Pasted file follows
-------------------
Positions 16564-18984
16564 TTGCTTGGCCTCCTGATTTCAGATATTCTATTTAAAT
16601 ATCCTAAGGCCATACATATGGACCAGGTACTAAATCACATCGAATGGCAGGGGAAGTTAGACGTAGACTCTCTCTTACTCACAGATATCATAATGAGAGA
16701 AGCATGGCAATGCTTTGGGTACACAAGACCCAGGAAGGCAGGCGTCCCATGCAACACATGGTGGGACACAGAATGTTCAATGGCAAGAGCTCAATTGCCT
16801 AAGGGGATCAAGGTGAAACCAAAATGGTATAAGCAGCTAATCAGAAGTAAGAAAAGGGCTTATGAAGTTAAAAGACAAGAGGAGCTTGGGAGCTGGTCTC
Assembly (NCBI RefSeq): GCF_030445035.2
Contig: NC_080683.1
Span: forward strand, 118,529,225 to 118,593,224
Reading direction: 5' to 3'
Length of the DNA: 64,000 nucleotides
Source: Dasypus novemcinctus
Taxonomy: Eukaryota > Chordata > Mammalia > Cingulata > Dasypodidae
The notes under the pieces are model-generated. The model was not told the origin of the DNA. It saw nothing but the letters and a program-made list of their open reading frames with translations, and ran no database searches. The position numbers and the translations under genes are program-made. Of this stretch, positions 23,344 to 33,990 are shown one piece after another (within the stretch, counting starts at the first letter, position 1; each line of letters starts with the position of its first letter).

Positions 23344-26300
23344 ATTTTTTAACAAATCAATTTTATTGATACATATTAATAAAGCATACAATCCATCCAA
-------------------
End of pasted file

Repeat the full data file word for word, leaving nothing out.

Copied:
Positions 16564-18984
16564 TTGCTTGGCCTCCTGATTTCAGATATTCTATTTAAAT
16601 ATCCTAAGGCCATACATATGGACCAGGTACTAAATCACATCGAATGGCAGGGGAAGTTAGACGTAGACTCTCTCTTACTCACAGATATCATAATGAGAGA
16701 AGCATGGCAATGCTTTGGGTACACAAGACCCAGGAAGGCAGGCGTCCCATGCAACACATGGTGGGACACAGAATGTTCAATGGCAAGAGCTCAATTGCCT
16801 AAGGGGATCAAGGTGAAACCAAAATGGTATAAGCAGCTAATCAGAAGTAAGAAAAGGGCTTATGAAGTTAAAAGACAAGAGGAGCTTGGGAGCTGGTCTC
Assembly (NCBI RefSeq): GCF_030445035.2
Contig: NC_080683.1
Span: forward strand, 118,529,225 to 118,593,224
Reading direction: 5' to 3'
Length of the DNA: 64,000 nucleotides
Source: Dasypus novemcinctus
Taxonomy: Eukaryota > Chordata > Mammalia > Cingulata > Dasypodidae
The notes under the pieces are model-generated. The model was not told the origin of the DNA. It saw nothing but the letters and a program-made list of their open reading frames with translations, and ran no database searches. The position numbers and the translations under genes are program-made. Of this stretch, positions 23,344 to 33,990 are shown one piece after another (within the stretch, counting starts at the first letter, position 1; each line of letters starts with the position of its first letter).

Positions 23344-26300
23344 ATTTTTTAACAAATCAATTTTATTGATACATATTAATAAAGCATACAATCCATCCAA